Nov 30 2011

Departure Stress

It wasn’t as bad as usual, this time. I even spent a few hours, the day before leaving, no less, wandering through the brocante on the rue de Bretagne with De-facto and the girls. We combed through the stalls of faux-antiques, furniture and junk in search of bookshelves and a dresser for the girls’ bedrooms, stopping midway for a chocolate chaud before hunting some more and heading home without a bookshelf or a chest-of-drawers, but instead with a desk for Buddy-roo that we hope will inspire her to do her homework.

Such a leisurely, familial break could have set me back, but it didn’t. I managed, somehow, to be packed and in bed with the (most of) the list checked-off by midnight. This is highly unusual. There were also fewer incidents of dragging my hands through my hair with the exasperated how will I ever get it all done? that too often accompanies my preparations for a journey. I’m a chronic sufferer of departure stress, but for this trip it was less torturous than usual.

Not that there was a total absence of angst. I lamented out loud, more than once, what was I thinking? I must have lost my sanity to agree to these projects that would take me away from Paris for such an extended period of time, and just before Christmas. I’ve been traveling too much, I moaned to De-facto, I can’t do it like this anymore.

Which is a load of crap, because I love to travel, it’s my drug of choice. I like to be on the road. I am most invigorated standing on a train platform with my valise beside me, or dragging my suitcase through a long airport corridor. Standing in a long queue at passport control can indeed be frustrating, but it can also breed a fierce anticipation of the adventures ahead. It’s all how you look at it. This trait I inherited from my mother, who in turn learned it from hers.

The problem is my obsession to put things doubly in order (also inherited). There’s the preparation to go away: packing, assembling supplies and the fairly mindless yet remarkably time-consuming task of booking tickets and checking-in on line. Then there’s the preparation to be gone for such a long time: paying bills, leaving notes and cash for the cleaner, anticipating babysitter coverage for the complicated moments in the girls’ schedules. It doesn’t help that De-facto has his own week-long trip during my three week absence, so a detailed calendar is required for the two babysitters who manage the girls days and nights when we’re both gone, including pick-up from two different birthday parties and dropping Buddy-roo with one of her friends while Short-pants goes to her music lesson. This is not just organization; it’s choreography.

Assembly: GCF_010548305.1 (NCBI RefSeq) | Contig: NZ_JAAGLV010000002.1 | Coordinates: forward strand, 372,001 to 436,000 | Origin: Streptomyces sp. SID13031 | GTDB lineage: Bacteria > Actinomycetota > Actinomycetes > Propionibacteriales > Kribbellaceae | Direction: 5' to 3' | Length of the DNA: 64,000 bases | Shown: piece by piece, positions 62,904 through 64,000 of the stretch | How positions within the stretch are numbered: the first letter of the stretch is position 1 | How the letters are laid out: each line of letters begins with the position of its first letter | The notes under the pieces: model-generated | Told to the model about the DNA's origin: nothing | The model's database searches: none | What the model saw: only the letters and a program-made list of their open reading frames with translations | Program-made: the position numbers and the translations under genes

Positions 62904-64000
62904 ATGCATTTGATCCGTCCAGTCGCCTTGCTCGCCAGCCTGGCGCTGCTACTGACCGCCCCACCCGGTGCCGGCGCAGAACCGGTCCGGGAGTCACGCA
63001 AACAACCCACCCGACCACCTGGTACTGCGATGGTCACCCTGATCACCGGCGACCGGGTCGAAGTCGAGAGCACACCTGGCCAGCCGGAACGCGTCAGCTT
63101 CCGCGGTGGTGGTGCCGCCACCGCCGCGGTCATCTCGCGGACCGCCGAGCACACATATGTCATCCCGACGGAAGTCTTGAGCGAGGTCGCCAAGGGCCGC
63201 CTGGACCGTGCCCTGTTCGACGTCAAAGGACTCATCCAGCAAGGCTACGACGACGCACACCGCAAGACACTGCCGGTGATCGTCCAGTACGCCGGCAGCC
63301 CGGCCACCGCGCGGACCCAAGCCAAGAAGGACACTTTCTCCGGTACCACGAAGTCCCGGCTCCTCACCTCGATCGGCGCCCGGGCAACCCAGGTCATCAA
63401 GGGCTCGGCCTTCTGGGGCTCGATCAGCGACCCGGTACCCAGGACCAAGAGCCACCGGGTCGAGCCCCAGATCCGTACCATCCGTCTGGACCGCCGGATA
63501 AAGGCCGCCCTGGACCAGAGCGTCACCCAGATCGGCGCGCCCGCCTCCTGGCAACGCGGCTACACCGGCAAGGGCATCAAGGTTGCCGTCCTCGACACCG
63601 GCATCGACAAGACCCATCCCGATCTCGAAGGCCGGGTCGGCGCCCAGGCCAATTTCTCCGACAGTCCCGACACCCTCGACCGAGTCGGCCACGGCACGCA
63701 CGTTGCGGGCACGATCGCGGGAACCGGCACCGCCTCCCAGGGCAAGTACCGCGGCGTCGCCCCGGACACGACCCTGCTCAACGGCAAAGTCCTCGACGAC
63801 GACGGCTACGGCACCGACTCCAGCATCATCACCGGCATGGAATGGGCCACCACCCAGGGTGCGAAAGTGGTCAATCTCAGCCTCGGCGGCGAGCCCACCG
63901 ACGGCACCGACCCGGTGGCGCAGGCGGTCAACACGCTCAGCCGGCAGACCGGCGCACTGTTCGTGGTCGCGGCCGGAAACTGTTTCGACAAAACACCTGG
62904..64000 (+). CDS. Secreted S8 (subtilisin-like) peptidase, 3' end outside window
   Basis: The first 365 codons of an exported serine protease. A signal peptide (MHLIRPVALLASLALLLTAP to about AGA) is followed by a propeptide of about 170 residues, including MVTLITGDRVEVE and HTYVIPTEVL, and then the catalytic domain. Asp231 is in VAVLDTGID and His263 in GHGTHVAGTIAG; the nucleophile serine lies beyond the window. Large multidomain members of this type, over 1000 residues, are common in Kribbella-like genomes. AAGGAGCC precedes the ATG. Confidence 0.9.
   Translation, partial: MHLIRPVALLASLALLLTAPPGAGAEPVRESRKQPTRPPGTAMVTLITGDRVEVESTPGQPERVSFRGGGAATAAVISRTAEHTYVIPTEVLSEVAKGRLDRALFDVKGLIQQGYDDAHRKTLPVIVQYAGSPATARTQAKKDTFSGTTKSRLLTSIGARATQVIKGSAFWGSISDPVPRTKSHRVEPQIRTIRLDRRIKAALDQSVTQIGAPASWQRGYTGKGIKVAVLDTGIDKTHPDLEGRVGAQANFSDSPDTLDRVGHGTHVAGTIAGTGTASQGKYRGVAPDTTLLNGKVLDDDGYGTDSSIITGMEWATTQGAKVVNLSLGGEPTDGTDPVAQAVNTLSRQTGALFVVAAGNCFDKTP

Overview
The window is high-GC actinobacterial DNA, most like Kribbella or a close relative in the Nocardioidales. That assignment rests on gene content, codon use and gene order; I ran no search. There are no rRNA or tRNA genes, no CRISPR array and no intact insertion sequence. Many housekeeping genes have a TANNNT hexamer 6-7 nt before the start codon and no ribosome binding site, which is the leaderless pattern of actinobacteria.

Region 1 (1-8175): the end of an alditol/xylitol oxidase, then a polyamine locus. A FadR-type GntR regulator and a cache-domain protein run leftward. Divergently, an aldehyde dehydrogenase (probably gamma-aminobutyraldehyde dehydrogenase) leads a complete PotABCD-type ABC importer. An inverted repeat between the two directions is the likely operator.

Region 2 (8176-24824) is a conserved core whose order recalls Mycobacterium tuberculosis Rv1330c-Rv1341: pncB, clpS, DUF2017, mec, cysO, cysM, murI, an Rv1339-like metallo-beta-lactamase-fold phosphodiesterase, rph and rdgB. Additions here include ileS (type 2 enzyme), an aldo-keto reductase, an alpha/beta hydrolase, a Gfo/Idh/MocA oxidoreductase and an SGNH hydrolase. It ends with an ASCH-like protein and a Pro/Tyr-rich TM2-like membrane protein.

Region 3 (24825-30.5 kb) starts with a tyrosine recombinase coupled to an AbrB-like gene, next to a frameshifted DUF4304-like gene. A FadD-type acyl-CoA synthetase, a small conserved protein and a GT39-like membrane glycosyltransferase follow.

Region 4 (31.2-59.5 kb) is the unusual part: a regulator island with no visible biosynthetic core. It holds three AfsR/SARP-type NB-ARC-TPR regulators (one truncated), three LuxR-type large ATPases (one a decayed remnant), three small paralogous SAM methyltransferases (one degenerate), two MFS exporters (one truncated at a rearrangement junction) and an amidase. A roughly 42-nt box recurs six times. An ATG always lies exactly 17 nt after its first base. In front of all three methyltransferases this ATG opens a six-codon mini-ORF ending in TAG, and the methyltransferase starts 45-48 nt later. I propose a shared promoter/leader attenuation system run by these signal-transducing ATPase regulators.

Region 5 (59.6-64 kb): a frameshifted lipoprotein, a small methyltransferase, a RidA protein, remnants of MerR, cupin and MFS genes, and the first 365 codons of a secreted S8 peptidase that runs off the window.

I catch myself whinging about it and I think of the longing moments I spent on my back porch, growing up, dreaming of traveling in the manner that I do now, and I want to slap myself across the face and shout snap out of it! Because once I’m on the plane – or even before, once I’ve cleared security and I’m in duty-free land – and there’s nothing else to attend to and only the voyage ahead, I’m in a state of bliss. Two long-haul flights to get to New Zealand? No problem. That’s a full day of absolutely uninterruptable time, which can also be described as several movies, two New Yorkers, a novel and still plenty of sleep. I’ll wake up as the plane landed in a far-away place with the familiar tickle: who knows what adventures are ahead?

Guilt is part of it. Even though De-facto is super about taking on the kids and never once complained (to me) about the duration of this trip, I know what it’s like to be the sole parent at home – I do it for him when he travels. The girls don’t like it when I’m gone; their sweet pleading voices tug at me. Worse, I’m missing several important events-of-the-season: the school marché de Noël, the Christmas carol concert and Short-pants’ first viola recital. I know how it meant so much to me that my parents sat through all my orchestra and chorus performances. I feel a bit guilty to be missing theirs.

But guilt is part of parenting. A constant stream of media and societal messages harp on us about how to parent; it’s easy to get caught up in it. I’m always unwinding myself from this tangle, remembering that I don’t have to be the perfect parent, I just have to be a good one. Being true to myself is part of that recipe; mothering by example.

Now I am halfway around the world after 24 tranquil flight-hours of travel that followed 24 hours of frenzied preparation. I do miss my family, but without drama. I also know that this is an important part of me: to be on a trip with a grip, and I can’t deny it. Traveling may seem like a hassle when managing a life around kids, but if I didn’t get to do it at all, I’d shrivel up.

So I endure the pain of preparing to go away, and I find a reasonably sized receptacle in which to place my guilt about being gone. I focus not on the morning cuddles that I’m missing, but on those that will be all the more succulent when I return. And I hope that when it’s time for Short-pants and Buddy-roo to go out and grab the world, they’ll know just how to do it: without stress, without guilt, instead with a wide-angle view on the horizon, and all it has to offer.

Nov 25 2011

Tout Turkey